Canadian Journal of Nursing Informatics


This article was written on 22 Mar 2022, and is filled under Current Issue, Volume 17 2022, Volume 17 No 1.

Current post is tagged

, , , , ,

Coding in the time of Covid?

Print Friendly, PDF & Email

Software Column

by Allen McLean, RN, MN, MSc, PhD(c)

Allen is currently a PhD Candidate in Health Sciences at the University of Saskatchewan (Saskatoon) in the Computational Epidemiology and Public Health Informatics Lab. His research interests include the development of computer modeling and simulation software for addressing health systems challenges, chronic diseases and health inequities at the population level, as well as mobile technologies applied in long-term care facilities. Allen previously attended the University of Victoria earning an MN and MSc (Health Information Science) in a unique dual degree program for Nursing Informatics professionals. Allen has over 20 years’ experience in healthcare as an ultrasound technologist, clinical educator, team leader and community health RN.

Citation: McLean, A. (2022). Coding in the time of Covid. Software Column. Canadian Journal of Nursing Informatics, 17(1).

Coding in the time of covid


There is a well-established practice in software development termed pair programming. Traditionally, this technique has two software developers share a single keyboard and workstation working alongside each other collaboratively. The two developers take turns and continually switch roles in writing code; one being the Driver, whose job is to write the code, and the other is the Navigator, who observes and reviews the code. This approach offers nurses involved in software development many advantages over programming independently (Hannay et al., 2009).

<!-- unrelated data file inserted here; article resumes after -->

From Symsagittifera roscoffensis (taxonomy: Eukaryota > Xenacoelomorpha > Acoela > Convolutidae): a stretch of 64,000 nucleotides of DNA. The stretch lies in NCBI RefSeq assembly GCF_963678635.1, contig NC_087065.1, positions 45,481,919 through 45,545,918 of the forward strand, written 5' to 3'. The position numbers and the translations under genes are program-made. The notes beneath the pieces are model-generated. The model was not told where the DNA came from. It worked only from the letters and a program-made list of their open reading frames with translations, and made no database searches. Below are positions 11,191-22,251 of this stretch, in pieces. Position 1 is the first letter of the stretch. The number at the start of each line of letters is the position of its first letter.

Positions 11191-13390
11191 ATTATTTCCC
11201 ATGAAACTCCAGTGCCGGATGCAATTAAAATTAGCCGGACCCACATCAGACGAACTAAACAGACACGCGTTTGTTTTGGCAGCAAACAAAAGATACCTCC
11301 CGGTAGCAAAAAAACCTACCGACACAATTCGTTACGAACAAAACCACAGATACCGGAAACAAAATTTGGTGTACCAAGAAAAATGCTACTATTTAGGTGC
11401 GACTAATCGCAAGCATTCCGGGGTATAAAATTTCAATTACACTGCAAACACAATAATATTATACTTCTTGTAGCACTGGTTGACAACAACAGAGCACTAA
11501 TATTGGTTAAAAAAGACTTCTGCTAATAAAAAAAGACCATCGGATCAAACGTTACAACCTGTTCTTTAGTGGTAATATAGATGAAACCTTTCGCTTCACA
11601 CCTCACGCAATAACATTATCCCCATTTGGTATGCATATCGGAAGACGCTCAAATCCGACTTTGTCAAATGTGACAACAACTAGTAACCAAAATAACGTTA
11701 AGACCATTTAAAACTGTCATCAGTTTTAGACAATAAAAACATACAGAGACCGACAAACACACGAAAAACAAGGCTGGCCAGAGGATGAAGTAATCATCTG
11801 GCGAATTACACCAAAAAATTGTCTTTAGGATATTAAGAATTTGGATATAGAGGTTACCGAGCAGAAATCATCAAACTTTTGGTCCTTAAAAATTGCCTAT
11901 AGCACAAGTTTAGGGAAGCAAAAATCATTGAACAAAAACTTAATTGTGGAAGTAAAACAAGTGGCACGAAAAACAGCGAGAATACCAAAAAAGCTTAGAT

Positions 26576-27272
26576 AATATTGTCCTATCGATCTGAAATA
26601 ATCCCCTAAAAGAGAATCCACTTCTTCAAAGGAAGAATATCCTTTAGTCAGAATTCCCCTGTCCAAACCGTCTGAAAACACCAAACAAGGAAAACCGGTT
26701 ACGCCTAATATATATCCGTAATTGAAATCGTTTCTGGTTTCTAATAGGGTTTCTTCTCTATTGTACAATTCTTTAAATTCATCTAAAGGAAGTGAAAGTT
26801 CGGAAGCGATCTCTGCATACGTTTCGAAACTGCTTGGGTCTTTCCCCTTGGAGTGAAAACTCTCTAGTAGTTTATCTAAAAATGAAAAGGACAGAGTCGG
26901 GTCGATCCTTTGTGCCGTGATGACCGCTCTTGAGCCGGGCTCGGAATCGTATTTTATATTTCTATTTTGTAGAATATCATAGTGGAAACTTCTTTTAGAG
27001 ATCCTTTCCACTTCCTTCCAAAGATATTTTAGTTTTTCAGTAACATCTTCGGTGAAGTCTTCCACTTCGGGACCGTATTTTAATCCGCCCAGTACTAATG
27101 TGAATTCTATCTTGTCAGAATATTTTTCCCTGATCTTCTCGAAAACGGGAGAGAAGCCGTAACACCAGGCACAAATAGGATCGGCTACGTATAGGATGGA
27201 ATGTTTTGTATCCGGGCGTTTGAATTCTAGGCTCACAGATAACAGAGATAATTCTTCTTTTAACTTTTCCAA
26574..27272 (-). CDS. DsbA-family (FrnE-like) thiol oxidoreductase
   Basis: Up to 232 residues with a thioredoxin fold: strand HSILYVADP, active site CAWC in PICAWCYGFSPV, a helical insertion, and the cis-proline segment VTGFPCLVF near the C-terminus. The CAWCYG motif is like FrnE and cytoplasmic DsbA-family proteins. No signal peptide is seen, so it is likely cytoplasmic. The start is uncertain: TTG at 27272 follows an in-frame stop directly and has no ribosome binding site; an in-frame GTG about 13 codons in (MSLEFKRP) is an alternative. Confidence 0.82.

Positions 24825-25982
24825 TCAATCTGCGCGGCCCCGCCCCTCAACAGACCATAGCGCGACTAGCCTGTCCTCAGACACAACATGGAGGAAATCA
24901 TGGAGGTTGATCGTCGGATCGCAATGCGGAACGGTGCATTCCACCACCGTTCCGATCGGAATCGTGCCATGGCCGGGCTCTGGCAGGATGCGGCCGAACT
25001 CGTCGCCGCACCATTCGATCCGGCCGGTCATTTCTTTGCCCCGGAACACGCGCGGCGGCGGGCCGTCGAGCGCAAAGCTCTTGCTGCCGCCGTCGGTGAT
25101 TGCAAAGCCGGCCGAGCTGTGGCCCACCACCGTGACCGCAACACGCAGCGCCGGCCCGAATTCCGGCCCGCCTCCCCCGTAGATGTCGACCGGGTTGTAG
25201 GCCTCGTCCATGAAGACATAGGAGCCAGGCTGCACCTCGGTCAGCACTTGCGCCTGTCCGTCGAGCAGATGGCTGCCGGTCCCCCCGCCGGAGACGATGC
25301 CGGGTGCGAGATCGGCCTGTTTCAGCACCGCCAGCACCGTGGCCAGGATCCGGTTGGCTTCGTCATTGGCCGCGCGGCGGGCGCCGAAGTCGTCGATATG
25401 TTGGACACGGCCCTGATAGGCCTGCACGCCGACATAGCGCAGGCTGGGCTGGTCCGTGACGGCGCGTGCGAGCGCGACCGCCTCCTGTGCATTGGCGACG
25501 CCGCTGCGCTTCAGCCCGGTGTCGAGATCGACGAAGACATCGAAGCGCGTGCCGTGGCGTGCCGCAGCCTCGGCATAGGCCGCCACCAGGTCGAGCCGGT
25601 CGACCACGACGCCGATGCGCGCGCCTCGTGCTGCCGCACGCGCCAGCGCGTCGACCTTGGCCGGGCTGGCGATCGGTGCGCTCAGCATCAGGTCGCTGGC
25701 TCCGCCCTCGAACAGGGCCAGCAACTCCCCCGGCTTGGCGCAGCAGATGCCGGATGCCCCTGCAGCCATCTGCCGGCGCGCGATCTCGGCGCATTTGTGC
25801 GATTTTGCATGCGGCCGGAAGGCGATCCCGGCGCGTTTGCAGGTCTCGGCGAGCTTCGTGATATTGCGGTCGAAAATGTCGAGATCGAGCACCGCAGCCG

Two brains are better than one. Pair programming often produces better solutions than either developer could have produced on their own. Problems are picked up earlier and potential bugs are identified more often by two people instead of one. Before the pair settles on an approach to a particular problem, they discuss, evaluate, and talk through any trade-offs involved. Solutions are evaluated up-front rather than after they’ve already been implemented. Pair programming provides a process for sharing knowledge and context that is built into your everyday workflow. For every line of code written while pair programming, two people have context on the code instead of one. This provides built-in redundancy if one person leaves, moves to a different team, is busy with other work, or goes on vacation. Without pair programming, developers must go to extra lengths to share knowledge, usually through extra meetings and code review sessions. One of the biggest benefits of pair programming is learning from your partner. Pairing with a more senior developer is the best way for junior developers to improve their skills. Senior developers can also learn new things when pairing with a more junior developer, be it a nifty Linux command they didn’t know, how to use a new IDE, or how to be productive in the latest front-end framework. All nurses are expert in something, and all nurses have something to teach.

However, we are living in the time of Covid, and traditional pair programming may not be possible for any number of reasons. Fortunately, with the increasing popularity of remote coding platforms, it is now possible to pair program from anywhere. Here are some of the better platforms, with many available free or at low cost. Happy coding!

1. Motepair by Atom
2. Tuple
3. Teletype for Atom
4. Microsoft Visual Studio Live Share
5. CodePen
6. Codeanywhere
7. USE Together
8. Remote Collab for SublimeText
9. CodeSandbox Live
10. Cloud9
11. Codeshare
12. Brackets
13. Coda
14. Codenvy


Hannay, J. E., Dyba, T., Arisholm, E. & Sjoberg, D. (2009). The Effectiveness of Pair Programming: A Meta-Analysis. Information and Software Technology, 51 (7), 1110-1122.

Be Sociable, Share!

Comments are closed.